longer term patterns across multiple sessions. Therefore, it is important to note that the data provided by participants who did not solely gamble online with Unibet was still valuable and available for the analysis of problematic gambling patterns in sessional play.


Number of online accounts N %*

1 13 13 2 10 10 3 15 15 4 18 18 5 8 8 6 36 36

Frequency of using Unibet when gambling online*

Always 21 24

Most of the time 19 22

Some of the time 42 48

Rarely/Never 6 7

*Percentages are based on the responding sample to this question (n = 88)

4.3.3 Initial Sampling within the Selected Site

It is important to recognise that the selection of a research site, by identifying 101 potential problem gamblers to observe, did not represent the sampling procedure of this grounded theory study. The generation of a pool of 101 problem gamblers from Unibet’s British customer base was solely to enable efficiency in data collection as the study progressed. In simple terms, rather than needing Unibet operators to identify, gain ethical consent from, and provide behavioural data for individuals sporadically across the entire data collection period, a pool of 101 potential participants was created for the research team to sample from as required and directed during the theoretical sampling stages.

Most grounded theory studies are relatively restricted regarding the level and accuracy of data that can be collected; this is primarily because they are dependent on qualitative interview data to provide behavioural information (Charmaz, 2014). The benefit of the current study was that data capturing exactly how the players behaved, rather than how they say they behaved, was utilised. A wide range of behavioural variables and an extensive amount of data for each variable was provided by Unibet.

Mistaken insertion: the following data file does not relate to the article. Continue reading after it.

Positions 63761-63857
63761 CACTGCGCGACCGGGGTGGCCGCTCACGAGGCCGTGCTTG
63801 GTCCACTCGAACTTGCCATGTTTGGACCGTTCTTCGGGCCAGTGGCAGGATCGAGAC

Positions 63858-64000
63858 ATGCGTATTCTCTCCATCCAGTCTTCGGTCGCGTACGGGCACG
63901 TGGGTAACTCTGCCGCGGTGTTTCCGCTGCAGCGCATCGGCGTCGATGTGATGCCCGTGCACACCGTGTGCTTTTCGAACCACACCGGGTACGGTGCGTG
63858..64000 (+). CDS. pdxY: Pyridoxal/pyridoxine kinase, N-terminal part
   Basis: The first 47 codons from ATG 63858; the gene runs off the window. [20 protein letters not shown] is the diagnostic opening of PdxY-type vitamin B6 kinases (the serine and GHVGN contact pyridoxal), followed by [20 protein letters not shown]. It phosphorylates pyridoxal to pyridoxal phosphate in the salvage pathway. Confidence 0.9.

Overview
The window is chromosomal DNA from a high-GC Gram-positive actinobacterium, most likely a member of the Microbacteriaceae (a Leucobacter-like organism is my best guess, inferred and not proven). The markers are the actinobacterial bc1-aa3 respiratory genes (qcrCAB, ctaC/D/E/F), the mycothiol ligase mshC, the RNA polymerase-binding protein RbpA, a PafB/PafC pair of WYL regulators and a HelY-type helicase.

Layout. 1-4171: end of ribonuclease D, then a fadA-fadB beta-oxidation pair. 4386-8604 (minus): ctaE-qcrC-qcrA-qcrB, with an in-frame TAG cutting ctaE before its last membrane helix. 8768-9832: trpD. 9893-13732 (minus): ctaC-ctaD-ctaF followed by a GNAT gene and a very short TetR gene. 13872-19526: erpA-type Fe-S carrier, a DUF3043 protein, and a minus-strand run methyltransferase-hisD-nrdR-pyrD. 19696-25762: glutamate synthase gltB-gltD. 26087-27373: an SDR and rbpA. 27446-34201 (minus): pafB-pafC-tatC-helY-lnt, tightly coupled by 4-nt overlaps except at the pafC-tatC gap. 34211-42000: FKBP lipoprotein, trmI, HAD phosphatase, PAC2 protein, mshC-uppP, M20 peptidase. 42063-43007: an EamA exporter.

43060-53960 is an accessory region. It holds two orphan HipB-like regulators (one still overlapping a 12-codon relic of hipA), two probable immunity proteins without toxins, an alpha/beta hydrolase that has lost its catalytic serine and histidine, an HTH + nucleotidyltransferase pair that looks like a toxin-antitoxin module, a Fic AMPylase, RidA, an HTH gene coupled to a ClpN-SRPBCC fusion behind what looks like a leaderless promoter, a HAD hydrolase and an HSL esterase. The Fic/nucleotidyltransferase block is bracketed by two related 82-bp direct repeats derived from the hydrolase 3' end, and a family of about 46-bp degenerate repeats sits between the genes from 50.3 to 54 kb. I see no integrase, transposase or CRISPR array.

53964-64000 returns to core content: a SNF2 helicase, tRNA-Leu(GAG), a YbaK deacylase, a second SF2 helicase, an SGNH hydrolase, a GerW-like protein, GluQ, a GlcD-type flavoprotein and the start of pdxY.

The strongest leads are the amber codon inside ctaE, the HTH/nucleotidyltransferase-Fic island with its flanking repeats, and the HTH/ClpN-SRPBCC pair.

Like a traditional grounded theory study, we were open and willing to follow any theoretical directions that emerged through the stages coding and constant comparison. As a starting point to commence open coding, the research team began by coding the behavioural data of the participants in the pool that primarily used Unibet when gambling online. In addition, it was determined that at this initial stage of open coding it was important to sample from a diverse range of participants who gambled on different forms of gambling activities (Sports Betting, Bingo, Poker and Casino Games).

After coding and analysing the initial participants’ behavioural data, subsequent sampling was governed by theoretical relevance (Dey, 1999). In other words, sampling decisions were based on the capacity of new participants to contribute to the development of emerging theory (Glaser & Strauss, 1967). New cases were selected to contrast emerging theory against, by providing new interesting contexts to further refine emerging theory (Dey, 1999).